Researchers hope to recycle phosphorus from sewage
Researchers at Glasgow Caledonian University (GCU) have embarked on a project which aims to recycle phosphorus from wastewater.
The Phos4You project is in response to concerns that global phosphorus reserves could run out within a century with serious consequences for Scotland’s agricultural industry. Phosphorus is an essential nutrient widely used in farming, and all of the phosphorus Scotland’s farmers rely upon is imported.
Professor Ole Pahl, associate dean of research in the GCU’s School of Engineering and Built Environment, said: “We see phosphorus as a wasted resource, because so much of the material ends up in sewage with no easy way of recovering it. It is the second most important fertiliser for food production so finding a way to recycle it and recover this secondary phosphorus is vital.
“Phosphorus is mined out of rock and projections estimate world reserves in the ground will run out in 100 years. The European Union acknowledged this by adding phosphate rock to its list of critical raw materials in 2014.”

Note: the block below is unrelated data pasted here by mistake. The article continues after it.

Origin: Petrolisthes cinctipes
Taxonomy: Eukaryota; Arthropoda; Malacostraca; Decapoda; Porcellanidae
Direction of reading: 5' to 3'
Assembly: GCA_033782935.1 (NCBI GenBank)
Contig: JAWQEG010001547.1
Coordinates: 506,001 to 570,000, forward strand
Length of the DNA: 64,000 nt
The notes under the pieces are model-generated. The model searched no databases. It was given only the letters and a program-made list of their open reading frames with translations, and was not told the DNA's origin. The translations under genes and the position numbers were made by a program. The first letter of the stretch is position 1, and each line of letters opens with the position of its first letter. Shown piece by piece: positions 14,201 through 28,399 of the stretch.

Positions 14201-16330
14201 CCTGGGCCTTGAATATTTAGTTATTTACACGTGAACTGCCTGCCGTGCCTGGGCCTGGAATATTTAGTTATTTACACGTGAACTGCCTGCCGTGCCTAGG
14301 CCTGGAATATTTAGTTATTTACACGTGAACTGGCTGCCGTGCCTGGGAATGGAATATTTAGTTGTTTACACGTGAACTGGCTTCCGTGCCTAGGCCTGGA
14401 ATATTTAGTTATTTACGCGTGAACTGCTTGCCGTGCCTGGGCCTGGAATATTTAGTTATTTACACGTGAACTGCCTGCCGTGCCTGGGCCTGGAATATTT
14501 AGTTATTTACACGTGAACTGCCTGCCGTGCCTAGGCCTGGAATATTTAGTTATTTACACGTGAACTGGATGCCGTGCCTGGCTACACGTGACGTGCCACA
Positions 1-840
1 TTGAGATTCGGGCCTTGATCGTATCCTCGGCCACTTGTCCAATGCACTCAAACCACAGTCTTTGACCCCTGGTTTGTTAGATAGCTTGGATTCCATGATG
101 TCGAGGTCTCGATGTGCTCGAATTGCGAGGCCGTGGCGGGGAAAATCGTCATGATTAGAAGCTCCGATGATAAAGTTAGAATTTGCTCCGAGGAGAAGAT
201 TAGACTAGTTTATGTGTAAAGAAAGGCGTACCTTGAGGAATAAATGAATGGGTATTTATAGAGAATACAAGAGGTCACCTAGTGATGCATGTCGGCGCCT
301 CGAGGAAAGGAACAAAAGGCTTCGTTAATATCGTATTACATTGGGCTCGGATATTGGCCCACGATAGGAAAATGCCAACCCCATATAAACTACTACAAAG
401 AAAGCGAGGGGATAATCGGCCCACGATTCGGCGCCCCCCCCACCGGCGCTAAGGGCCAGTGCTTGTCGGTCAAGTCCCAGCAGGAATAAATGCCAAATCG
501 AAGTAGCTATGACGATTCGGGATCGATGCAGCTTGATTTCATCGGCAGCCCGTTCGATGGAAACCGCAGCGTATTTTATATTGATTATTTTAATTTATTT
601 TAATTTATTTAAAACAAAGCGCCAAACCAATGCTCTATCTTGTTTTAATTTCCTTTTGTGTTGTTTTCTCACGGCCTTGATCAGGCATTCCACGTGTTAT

GCU’s researchers, together with ten European partner organisations, have been awarded almost £500,000 by European Commission body INTERREG NWE to contribute to the project aimed at reclaiming and recycling used phosphorus. They will work with partners from University of Highlands and Islands and Scottish Water exploring various techniques to extract phosphorus from wastewater.
They will also be responsible for quality control and analysis of the extracted material, to ensure its safety.
Professor Pahl is leading GCU’s involvement in the inter-regional project with partners from across north-west Europe and it will run until 2020.
He said “We are hoping the project, Phos4You, can demonstrate that phosphorus can be recycled from wastewater on a large scale with our technique which uses microscopic plants and wool. We believe we can recover almost half of what we need through this process, with the recovered material being able to be transported to where it’s most needed.
“We hope that offering a financially beneficial and environmentally friendly solution to the diminishing stock of phosphorus will eventually see it taken up by the whole industry.”
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